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Crystal structure of a bacterial homologue of Na+/Cl--dependent neurotransmitter transporters


Na+/Cl--dependent transporters terminate synaptic transmission by using electrochemical gradients to drive the uptake of neurotransmitters, including the biogenic amines, from the synapse to the cytoplasm of neurons and glia. These transporters are the targets of therapeutic and illicit compounds, and their dysfunction has been implicated in multiple diseases of the nervous system. Here we present the crystal structure of a bacterial homologue of these transporters from Aquifex aeolicus, in complex with its substrate, leucine, and two sodium ions. The protein core consists of the first ten of twelve transmembrane segments, with segments 1–5 related to 6–10 by a pseudo-two-fold axis in the membrane plane. Leucine and the sodium ions are bound within the protein core, halfway across the membrane bilayer, in an occluded site devoid of water. The leucine and ion binding sites are defined by partially unwound transmembrane helices, with main-chain atoms and helix dipoles having key roles in substrate and ion binding. The structure reveals the architecture of this important class of transporter, illuminates the determinants of substrate binding and ion selectivity, and defines the external and internal gates.

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We appreciate the beamtime and the assistance of the personnel at beamline 8.2.2 of the Advanced Light Source and beamlines X4A, X12B and X29 of the National Synchrotron Light Source; B. Honig and L. Forrest for help with sequence alignment; M. A. Gawinowicz for mass spectrometry and free amino acid analysis; J. Moon for help with bacterial culture and crystallization; H. Furukawa for assistance with vector construction and light scattering experiments; O. Boudker for liposome reconstitution; and D. Yernool, O. Boudker and R. Ryan for comments on the manuscript. A.Y. is on leave from the Laboratory for Structural Biochemistry, RIKEN Harima Institute at SPring-8, Japan. S.K.S. is supported by an NIH NRSA postdoctoral fellowship. The work was supported by the NIH. E.G. is an investigator with the Howard Hughes Medical Institute.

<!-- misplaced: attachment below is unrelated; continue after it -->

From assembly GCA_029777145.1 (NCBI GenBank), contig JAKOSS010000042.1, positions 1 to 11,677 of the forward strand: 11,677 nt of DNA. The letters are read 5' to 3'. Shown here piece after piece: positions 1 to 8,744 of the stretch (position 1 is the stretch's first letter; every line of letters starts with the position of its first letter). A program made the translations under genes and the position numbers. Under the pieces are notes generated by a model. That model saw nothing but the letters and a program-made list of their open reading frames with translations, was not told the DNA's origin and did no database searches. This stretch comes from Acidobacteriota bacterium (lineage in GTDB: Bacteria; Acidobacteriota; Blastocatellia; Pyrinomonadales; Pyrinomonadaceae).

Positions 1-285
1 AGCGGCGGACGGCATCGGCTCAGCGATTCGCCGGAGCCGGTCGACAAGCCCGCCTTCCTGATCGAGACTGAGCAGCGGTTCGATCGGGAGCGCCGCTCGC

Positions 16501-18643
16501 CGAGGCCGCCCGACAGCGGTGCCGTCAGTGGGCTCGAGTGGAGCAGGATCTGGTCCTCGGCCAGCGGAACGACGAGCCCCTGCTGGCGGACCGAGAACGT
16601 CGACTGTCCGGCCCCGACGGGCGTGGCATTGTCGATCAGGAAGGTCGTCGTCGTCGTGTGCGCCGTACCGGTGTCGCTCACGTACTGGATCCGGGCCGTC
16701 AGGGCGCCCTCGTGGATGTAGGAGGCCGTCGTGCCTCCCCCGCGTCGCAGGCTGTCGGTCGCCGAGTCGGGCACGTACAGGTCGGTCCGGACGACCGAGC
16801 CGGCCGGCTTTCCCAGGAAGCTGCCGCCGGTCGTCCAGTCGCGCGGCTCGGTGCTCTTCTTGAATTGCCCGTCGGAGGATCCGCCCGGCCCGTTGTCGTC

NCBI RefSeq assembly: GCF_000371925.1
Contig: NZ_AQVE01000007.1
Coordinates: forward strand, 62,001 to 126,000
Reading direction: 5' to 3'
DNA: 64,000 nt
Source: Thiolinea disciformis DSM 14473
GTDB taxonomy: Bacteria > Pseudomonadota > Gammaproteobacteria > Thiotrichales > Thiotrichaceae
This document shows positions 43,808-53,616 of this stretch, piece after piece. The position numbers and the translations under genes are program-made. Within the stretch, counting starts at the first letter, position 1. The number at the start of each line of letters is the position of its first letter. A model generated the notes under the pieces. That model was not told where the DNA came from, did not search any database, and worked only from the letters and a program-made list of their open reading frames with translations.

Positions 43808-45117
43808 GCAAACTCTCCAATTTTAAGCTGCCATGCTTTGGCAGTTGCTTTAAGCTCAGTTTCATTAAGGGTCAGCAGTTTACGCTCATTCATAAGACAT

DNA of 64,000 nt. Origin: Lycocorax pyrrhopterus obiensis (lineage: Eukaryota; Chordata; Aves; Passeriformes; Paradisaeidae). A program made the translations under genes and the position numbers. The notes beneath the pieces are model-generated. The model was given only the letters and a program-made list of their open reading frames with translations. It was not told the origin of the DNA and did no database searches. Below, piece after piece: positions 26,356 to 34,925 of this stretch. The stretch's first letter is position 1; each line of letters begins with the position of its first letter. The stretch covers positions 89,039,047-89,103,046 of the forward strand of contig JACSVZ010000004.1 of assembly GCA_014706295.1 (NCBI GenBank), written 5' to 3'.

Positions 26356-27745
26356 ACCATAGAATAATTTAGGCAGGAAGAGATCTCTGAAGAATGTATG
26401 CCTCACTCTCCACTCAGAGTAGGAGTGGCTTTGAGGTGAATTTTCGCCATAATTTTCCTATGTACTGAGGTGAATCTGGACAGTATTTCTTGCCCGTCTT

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Competing interests

The coordinates for the structure have been deposited in the Protein Data Bank under the accession code 2A65. Reprints and permissions information is available at The authors declare no competing financial interests.

Correspondence to Eric Gouaux.

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Supplementary Notes

This file contains Supplementary Table S1 (data collection and phasing statistics), Supplementary Methods, Supplementary Figures S1-S5 and accompanying Supplementary Figure Legends. (PDF 2016 kb)

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Further reading

Figure 1: Amino acid sequence alignment and secondary structure of LeuTAa.
Figure 2: LeuT Aa structure.
Figure 3: Leucine binding site.
Figure 4: Sodium ion binding sites.
Figure 5: Extracellular and cytoplasmic gates.
Figure 6: Speculative transport mechanism.


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